There are at least 25 species of chipmunks spread throughout North America, Canada, and Mexico. However, one species originates from Asia and dominates most regions of China, Japan, and Central Russia. The lifespan of these animals varies from one species to another, as you will see below.
1. Eastern Chipmunk (Tamias striatus)
The Eastern chipmunks are arguably the most popular chipmunk species. They are widely distributed throughout southeast Canada and the eastern United States. They stand out from the other species because of their reddish-brown fur and white stripes running horizontally down their back.
Most eastern chipmunks live for less than 2 years in the wild. But those who survive predators, diseases, and harsh conditions can live a maximum of 8 years. The same applies to chipmunks held in captivity.
2. Siberian Chipmunk (Tamias sibiricus)
Native to northern Asia, the Siberian chipmunk thrives on forest floors where there is plenty of ground cover, in human structures, and among rocky extensions.
Unlike the Eastern Chipmunks, they have yellow to brown fur on the back (along with 5 dark and 4 white stripes) and white fur on the belly and chest.
Siberian chipmunks can live anywhere from 2 years to 5 years in the wild. But when held in captivity, they can live up to 10 years.
Besides that, both males and females reach sexual maturity at 9 months. These species start breeding in the second half of April to June. After a pregnancy duration (gestation period) of 28 to 35 days, the female chipmunk gives birth to a litter of 3 to 8 offspring.
3. Townsend’s Chipmunk (Tamias townsendii)
Named after John Kirk Townsend, this chipmunk species has a reddish-brown coat with lighter stripes on their faces and back.
They live mostly in thick forests of pine trees and hardwoods and along the edges of streams, rivers, and lakes. These creatures also love habitats with lots of shrubs.
Townsend’s chipmunks are popular for their ability to climb and move quickly. They are also fairly large compared to other chipmunk species.
As for lifespan, these species can live for a long time. The chipmunks can live for a maximum of 2 to 7 years in the wild, and 9.3 years in captivity. However, their average lifespan is 5 years.
Another interesting fact is that Townsend’s chipmunks can differentiate between kin and non-kin. And thanks to this ability, they can promote optimal outbreeding.
4. Least Chipmunk (Tamias minimus)
Unlike Townsend’s Chipmunk, the Least Chipmunk is considerably small. However, it’s one of the fastest species.
Generally, these chipmunks are solitary creatures that only socialize during mating season (from April throughout August to October) and raise their litter. Additionally, they are highly territorial and often defend their nest against intruders.
The information about the Least Chipmunk lifespan has not yet been recorded. But is believed the chipmunk has a shorter lifespan than the Eastern Chipmunk–typically 2 to 3 years.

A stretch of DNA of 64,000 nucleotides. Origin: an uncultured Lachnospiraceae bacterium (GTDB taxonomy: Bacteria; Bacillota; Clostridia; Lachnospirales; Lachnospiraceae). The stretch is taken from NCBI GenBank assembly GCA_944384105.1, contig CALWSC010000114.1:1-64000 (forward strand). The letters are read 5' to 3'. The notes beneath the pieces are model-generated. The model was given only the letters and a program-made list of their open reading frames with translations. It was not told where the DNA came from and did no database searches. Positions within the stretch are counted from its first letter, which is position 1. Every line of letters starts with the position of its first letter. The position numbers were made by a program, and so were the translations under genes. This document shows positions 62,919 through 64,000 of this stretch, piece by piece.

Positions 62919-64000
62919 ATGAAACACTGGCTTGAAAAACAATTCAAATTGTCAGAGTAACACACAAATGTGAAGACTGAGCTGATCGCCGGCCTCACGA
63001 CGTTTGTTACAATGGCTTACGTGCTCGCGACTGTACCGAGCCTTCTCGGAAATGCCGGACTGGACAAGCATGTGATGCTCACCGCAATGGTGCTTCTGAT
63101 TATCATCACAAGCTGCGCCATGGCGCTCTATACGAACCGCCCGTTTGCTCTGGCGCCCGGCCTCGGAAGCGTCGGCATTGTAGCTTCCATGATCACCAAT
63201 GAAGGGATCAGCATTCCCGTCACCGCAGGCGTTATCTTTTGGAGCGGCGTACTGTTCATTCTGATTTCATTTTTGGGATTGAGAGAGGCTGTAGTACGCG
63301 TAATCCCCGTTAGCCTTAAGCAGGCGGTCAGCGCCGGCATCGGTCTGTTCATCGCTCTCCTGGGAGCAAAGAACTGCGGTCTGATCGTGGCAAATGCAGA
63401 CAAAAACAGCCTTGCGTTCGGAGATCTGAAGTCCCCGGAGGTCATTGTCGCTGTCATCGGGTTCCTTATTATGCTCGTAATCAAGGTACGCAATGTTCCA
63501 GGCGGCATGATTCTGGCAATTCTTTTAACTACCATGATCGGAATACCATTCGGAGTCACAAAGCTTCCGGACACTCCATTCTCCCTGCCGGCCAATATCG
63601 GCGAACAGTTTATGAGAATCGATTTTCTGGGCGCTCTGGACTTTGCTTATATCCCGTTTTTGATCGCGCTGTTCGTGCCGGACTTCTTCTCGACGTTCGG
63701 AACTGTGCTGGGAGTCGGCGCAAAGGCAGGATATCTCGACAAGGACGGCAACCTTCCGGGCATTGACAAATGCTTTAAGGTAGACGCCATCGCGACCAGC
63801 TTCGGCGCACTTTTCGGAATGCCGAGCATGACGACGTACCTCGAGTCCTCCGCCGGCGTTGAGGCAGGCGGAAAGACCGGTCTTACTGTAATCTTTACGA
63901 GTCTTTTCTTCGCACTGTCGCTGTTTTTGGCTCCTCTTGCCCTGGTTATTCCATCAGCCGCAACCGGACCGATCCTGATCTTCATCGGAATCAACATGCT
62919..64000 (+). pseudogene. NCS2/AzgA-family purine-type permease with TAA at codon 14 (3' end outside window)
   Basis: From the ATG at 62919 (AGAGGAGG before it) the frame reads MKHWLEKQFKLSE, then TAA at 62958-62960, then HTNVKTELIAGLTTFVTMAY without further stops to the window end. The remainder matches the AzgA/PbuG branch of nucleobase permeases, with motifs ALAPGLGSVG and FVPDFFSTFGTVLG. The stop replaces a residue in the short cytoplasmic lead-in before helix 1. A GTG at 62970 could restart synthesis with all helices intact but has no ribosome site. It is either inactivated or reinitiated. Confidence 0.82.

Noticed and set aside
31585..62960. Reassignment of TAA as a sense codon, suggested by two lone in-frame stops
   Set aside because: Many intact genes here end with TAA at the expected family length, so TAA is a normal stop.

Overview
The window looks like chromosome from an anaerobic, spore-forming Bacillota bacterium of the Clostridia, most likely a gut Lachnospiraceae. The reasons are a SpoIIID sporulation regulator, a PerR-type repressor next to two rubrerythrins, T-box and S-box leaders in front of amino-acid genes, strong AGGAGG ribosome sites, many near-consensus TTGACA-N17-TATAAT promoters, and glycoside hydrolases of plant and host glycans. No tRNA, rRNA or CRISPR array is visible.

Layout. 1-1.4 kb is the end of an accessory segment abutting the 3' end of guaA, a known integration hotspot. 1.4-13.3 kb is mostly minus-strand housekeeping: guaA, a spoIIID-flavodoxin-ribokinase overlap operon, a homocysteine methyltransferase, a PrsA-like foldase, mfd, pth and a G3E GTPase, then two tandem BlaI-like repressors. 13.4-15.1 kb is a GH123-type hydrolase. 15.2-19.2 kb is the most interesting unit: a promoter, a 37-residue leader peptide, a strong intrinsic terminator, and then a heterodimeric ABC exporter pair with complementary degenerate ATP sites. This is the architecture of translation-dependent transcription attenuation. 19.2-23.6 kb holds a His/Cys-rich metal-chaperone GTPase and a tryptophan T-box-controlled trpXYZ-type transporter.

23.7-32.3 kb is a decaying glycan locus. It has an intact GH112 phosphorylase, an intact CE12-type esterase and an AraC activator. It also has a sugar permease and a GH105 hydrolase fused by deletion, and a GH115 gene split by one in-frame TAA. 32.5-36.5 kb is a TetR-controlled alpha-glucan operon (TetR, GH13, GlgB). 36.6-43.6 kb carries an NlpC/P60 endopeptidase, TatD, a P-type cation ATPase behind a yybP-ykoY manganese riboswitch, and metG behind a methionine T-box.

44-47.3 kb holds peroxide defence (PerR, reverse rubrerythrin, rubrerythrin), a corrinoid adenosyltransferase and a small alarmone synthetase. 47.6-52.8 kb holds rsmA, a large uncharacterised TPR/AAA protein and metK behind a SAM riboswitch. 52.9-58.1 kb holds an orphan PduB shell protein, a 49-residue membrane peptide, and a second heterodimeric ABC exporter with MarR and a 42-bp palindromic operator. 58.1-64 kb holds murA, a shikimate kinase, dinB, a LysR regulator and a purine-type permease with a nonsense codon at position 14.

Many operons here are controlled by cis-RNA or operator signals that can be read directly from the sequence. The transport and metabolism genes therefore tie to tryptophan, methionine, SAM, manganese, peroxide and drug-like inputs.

Another unique thing about this chipmunk is that it constructs its nest depending on the season of the year. In summer, the nest consists of barks and leaves and is usually located in tree cavities. During winter, the chipmunk builds its nest using feathers, tree bark, fur, and other soft material.
Can You Extend Chipmunk Lifespan?
Are you planning to keep a chipmunk as a pet? There are several things you can do to prevent your pet from dying soon.
1. Well-balanced diet
While you might get tempted to give your furry friend sweets, chips, and other human food, it’s not recommended. Such foods offer zero nutritional value and increase the risk of obesity and heart problems. Provide your pet with a varied diet, such as fruits, mushrooms, vegetables, seeds, and nuts. A proper diet will boost your pet’s health and increase its lifespan.
2. Adequate Shelter
Ensure your Chipmunk’s environment is safe and comfortable. Build a shelter that will protect the animal from harsh weather and keep predators out. Like a well-balanced diet, a pleasant shelter will reduce your friend’s stress levels, promoting a healthy and long life.
3. Regular Exercise
Chipmunks are active and playful creatures. They constantly climb trees and bushes and forage. As such, ensure your home environment allows them to replicate these behaviors so they can stay healthy and happy.
4. Vet Visits
Like any pet, chipmunks require regular visits to the vet for vaccinations and checkups. Preventive care measure allows for disease detection and prevention, which can contribute to a longer lifespan.
As we wrap up, Chipmunks have an average lifespan of 2 to 5 years. Some species, like the Siberian and Townsend’s chipmunk, can live up to 9 to 11.3 years. However, factors like diseases, predators, and genetics can affect the chipmunk’s lifespan.
Sure! We cannot control this animal’s lifespan entirely. But we can take a few steps to improve their health and overall well-being and help them live stress-free for a long time.
If you own or plan to get a chipmunk, prioritize his health and happiness to ensure he (or she) has a long life. That means providing him with a proper diet, a favorable environment, and preventive care.